Assemblyman Das Williams talks business with Chamber of Commerce
By Peggy Kelly
Santa Paula News
Published: January 02, 2013
Assemblyman Das Williams told those attending the December Good Morning Santa Paula that he may be considered new on an individual basis, but his family has been in Ojai for four generations.
And he had worked the local area when an aide to now State Senator Hannah-Beth Jackson, so, “When redistricting was going on I was cheering for Ojai and Santa Paula to be in my district... and as of a week ago I represent you” in the 37th District.
Williams was the feature speaker at the Chamber of Commerce-sponsored breakfast meeting held at Garman’s Irish Pub.
Williams was first elected to the State Assembly in 2010. Later the former junior high school teacher took over the Santa Clara River Valley portion of the district from Assemblyman Jeff Gorell, who now represents the newly formed 44th District. Williams holds a master’s degree in Environmental Science & Management with a focus on water pollution, planning processes, and land-use law at UC Santa Barbara’s Bren School of Environmental Science & Management.
The state of the state, he said, is “on the mend... it’s been a difficult two years” that saw a $26 billion state deficit and “an inability to paper over the problem.” The past solution of borrowing just “deepened the problem and delayed the inevitable,” said Williams.
Fiscal times were so hard that the Democratic majority voted for $18 billion in cuts to the then-$134 billion budget, now slashed further to the present $91 billion. “The good news,” said Williams, “is we shielded K-12 grade” education, but past reductions were “cutting through the fat into the muscle... and getting awfully close to the bone.”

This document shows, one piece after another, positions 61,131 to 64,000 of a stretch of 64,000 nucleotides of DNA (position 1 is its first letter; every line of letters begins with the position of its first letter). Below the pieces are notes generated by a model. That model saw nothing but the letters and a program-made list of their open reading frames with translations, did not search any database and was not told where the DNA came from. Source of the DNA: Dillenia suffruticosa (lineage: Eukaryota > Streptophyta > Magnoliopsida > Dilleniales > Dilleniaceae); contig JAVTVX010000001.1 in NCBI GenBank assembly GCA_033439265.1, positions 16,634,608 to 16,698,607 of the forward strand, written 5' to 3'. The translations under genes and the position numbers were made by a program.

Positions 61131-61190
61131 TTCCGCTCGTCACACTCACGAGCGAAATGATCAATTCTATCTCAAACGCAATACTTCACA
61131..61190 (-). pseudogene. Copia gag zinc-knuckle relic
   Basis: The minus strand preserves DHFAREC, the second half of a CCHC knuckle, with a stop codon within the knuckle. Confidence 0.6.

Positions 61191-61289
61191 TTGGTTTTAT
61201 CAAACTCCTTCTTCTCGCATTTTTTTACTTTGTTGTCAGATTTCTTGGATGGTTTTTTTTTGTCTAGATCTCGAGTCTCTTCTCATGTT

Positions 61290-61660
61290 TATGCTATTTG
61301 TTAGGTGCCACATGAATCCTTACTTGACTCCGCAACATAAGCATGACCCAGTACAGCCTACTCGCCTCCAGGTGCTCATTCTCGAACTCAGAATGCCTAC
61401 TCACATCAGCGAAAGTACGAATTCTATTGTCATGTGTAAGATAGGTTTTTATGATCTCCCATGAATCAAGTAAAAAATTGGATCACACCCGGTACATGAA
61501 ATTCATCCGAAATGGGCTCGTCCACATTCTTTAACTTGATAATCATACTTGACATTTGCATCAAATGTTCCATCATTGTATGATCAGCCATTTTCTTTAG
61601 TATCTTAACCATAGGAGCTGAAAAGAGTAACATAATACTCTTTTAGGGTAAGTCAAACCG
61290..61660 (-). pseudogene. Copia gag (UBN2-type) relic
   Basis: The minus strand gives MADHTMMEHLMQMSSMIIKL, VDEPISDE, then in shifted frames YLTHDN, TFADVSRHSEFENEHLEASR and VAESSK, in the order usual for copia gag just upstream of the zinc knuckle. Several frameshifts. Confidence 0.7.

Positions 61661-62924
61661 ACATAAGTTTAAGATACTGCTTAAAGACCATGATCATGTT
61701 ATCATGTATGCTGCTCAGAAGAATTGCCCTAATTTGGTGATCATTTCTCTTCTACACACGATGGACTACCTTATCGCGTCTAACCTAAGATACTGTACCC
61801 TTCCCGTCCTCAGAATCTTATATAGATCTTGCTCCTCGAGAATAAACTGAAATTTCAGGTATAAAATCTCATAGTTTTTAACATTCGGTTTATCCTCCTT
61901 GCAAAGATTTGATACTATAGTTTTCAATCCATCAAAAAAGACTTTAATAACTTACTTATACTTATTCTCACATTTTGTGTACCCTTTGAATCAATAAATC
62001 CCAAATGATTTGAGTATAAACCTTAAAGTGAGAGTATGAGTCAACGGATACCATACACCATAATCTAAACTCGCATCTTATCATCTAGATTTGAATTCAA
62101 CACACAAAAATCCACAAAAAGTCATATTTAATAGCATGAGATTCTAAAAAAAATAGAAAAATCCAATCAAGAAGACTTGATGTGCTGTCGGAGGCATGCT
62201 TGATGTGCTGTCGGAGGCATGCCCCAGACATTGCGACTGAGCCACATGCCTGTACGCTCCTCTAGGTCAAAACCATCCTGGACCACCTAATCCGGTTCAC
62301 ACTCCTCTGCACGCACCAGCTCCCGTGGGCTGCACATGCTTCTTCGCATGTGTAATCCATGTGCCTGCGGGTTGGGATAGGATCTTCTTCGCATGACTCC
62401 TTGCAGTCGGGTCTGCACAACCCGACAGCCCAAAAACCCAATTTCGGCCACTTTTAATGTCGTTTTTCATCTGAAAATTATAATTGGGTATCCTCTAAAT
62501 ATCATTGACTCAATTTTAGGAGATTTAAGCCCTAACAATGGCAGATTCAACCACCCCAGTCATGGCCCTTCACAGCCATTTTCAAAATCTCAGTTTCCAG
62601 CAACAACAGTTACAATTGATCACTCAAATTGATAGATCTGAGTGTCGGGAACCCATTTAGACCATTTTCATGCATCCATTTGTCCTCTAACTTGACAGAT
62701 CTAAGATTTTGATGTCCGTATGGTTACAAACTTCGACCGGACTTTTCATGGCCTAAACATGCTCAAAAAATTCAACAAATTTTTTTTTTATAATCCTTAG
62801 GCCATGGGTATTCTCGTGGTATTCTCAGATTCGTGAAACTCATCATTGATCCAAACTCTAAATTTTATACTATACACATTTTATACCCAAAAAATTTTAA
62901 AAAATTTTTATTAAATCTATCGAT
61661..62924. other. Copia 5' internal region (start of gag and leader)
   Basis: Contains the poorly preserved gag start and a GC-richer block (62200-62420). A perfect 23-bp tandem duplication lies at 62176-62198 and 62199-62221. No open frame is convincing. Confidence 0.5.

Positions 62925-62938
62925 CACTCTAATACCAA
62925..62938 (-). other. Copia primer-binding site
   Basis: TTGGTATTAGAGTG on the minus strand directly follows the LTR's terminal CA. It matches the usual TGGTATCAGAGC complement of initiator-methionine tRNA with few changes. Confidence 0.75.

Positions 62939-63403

Voter approved Proposition 30 will help education, and the state will be in the black for the first time in a decade next year, “important good news for the future of our prosperity.”
Business is being encouraged by “some very tough and far reaching” changes to costs, including workers’ compensation, which Williams said studies have proven is out of date on calculating damages and determining other costs. Both injured workers and business will benefit, the latter by the elimination of an anticipated cost increase of up 30 percent.
“If you don’t see” such changes, Williams said business owners should “shop around” for workers comp. “As with most things in politics there are winners and losers,” but Williams said the goal now is to reach a midpoint that benefits the worker while not unduly burdening business.
Another complicating factor of worker’s compensation is the dishonest reporting of some businesses that categorize employees such as construction workers as secretaries in order to pay lower premiums. Such reductions then are passed on to other businesses: “If you’re honest you’re paying more than those not being honest... and that causes the cost of the system to rise.”